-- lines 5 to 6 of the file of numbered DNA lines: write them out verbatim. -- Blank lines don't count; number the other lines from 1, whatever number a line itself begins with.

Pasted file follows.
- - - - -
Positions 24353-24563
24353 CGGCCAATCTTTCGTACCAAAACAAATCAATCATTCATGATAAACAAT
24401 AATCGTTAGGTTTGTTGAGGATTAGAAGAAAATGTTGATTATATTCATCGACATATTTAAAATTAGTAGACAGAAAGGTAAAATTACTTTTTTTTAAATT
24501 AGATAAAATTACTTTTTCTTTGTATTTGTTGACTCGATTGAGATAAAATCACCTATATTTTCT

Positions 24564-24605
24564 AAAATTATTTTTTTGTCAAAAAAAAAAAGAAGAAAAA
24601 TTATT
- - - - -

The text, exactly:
Positions 24564-24605
24564 AAAATTATTTTTTTGTCAAAAAAAAAAAGAAGAAAAA